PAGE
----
In this section, we obtain exact solutions of the DSW system (3a) and (3b). We first transform the system (3a) and (3b) into a system of ordinary differential equations by using the substitutions where . Substituting (4) into the system (3a) and (3b) and integrating with respect to , we obtain the following ordinary differential equations (ODEs): where integration constants are taken to be zero. From the first equation, we obtain . Substituting this value of in the second equation of the system, we obtain Now multiplying the above equation by and integrating while taking the constant of integration to be zero, we arrive at a first-order variables separable equation. Integrating this equation and reverting back to our original variables, we obtain where is an arbitrary constant of integration. Since , we have Thus, we have obtained one exact solution of the DSW system (3a) and (3b).
To obtain more exact solutions of the DSW system (3a) and (3b), we employ the -expansion function method . We assume that the solutions of the ODE (6) can be expressed as a polynomial in by where is the balancing number to be determined and the function satisfies the second-order linear ODE given by with and being arbitrary constants. In our case, the balancing procedure gives . Thus Substituting (11) into (6) and making use of (10) and then equating all the terms with the same powers of to zero yield the following system of algebraic equations: Solving the above equations, with the aid of Mathematica, we obtain Consequently, we obtain the following two types of travelling wave solutions of the DSW system.
For , we obtain the hyperbolic functions travelling wave solutions For , we obtain the trigonometric function travelling solutions
In this section, we construct the conservation laws of the DSW system (3a) and (3b). Since the third-order DSW system (3a) and (3b) does not have a Lagrangian, we cannot apply the Noether theorem. However, if we transform the third-order DSW system (3a) and (3b) to a fourth-order with the aid of the transformation , , we obtainThis system has a Lagrangian given by and it satisfies the Euler-Lagrange equations where and are defined by respectively.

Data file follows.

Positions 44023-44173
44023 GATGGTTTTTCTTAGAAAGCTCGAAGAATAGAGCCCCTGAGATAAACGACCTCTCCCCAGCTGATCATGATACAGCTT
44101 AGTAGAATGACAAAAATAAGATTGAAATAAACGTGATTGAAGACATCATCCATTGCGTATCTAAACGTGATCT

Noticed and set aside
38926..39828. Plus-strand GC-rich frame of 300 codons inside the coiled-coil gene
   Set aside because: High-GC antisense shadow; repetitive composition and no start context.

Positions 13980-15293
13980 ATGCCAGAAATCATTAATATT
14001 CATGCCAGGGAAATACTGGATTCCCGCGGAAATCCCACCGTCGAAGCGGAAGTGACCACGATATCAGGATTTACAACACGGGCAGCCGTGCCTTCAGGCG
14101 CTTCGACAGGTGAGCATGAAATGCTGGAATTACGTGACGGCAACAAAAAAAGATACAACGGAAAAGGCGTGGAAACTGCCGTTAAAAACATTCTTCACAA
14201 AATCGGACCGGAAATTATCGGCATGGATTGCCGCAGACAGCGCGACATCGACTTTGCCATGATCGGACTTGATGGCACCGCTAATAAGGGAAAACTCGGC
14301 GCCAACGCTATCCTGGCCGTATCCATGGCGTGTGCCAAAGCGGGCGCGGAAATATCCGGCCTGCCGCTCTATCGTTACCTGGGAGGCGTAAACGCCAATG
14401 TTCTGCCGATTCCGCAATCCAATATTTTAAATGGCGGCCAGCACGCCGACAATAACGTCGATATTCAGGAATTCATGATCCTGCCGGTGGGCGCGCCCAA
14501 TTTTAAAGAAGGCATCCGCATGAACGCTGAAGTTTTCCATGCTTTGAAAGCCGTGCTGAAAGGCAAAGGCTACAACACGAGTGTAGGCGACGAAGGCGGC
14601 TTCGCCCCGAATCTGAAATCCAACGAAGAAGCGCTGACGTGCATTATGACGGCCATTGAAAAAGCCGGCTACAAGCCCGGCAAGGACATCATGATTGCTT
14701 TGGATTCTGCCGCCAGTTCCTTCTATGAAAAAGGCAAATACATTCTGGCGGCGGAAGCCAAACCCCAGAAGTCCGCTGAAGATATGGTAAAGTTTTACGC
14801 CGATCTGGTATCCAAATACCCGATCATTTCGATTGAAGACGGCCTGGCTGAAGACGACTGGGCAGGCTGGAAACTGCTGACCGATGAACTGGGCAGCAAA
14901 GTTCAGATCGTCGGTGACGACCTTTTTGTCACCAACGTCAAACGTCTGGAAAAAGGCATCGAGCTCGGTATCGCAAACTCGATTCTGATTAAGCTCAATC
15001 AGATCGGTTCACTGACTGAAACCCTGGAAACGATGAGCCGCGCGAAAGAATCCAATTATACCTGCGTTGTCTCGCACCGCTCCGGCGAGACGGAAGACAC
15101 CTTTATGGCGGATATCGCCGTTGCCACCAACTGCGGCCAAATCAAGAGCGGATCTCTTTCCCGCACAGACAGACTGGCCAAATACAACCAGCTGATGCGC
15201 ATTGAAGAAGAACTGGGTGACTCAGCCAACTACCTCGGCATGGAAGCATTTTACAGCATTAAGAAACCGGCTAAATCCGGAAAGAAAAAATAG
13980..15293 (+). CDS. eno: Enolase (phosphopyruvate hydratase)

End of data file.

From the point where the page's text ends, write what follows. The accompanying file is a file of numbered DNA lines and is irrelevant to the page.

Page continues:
Let us now consider the vector field
The second prolongation operator, of , is given by where We recall that , given by (20), is a Noether symmetry of (16a) and (16b), if it satisfies where and are the gauge functions. Expanding the above equation gives This leads to an overdetermined system of PDEs for the functions , and . Solving the system of PDEs gives We may choose and as they contribute to the trivial part of the conserved vector. The conserved vector for the second-order Lagrangian is given by [24, 31] where and are the characteristic functions. Now using (26) in conjunction with (25), , and , we obtain the following independent conserved vectors for system (3a) and (3b): We note that (27) is a nonlocal conserved vector, whereas (28) is a local conserved vectors. Also, for the arbitrary functions and , we obtain the following conserved vectors: which gives us infinitely many nonlocal conservation laws.
The third-order DSW system (3a) and (3b) was studied. Exact solutions of the DSW system were obtained using direct integration and the -expansion function method. The solutions obtained were hyperbolic and trigonometric solutions. In addition conservation laws were also derived. This system does not have a Lagrangian. In order to invoke Noether’s theorem we used the transformations and to convert the DSW system to a fourth-order system, which has a Lagrangian. The conservation laws were then obtained and consisted of a local and infinite number of nonlocal conserved vectors.
Conflict of Interests
The authors declare that there is no conflict of interests regarding the publication of this paper.
All authors would like to thank NRF and North-West University, Mafikeng Campus, for financial support.
- Z. Wen, Z. Liu, and M. Song, “New exact solutions for the classical Drinfel'd-Sokolov-Wilson equation,” Applied Mathematics and Computation, vol. 215, no. 6, pp. 2349–2358, 2009.
- R.-x. Yao and Z.-b. Li, “New exact solutions for three nonlinear evolution equations,” Physics Letters A, vol. 297, no. 3-4, pp. 196–204, 2002.
- C. Liu and X. Liu, “Exact solutions of the classical Drinfel'd-Sokolov-Wilson equations and the relations among the solutions,” Physics Letters A, vol. 303, no. 2-3, pp. 197–203, 2002.
- R. Hirota, B. Grammaticos, and A. Ramani, “Soliton structure of the Drinfel'd-Sokolov-Wilson equation,” Journal of Mathematical Physics, vol. 27, no. 6, pp. 1499–1505, 1986.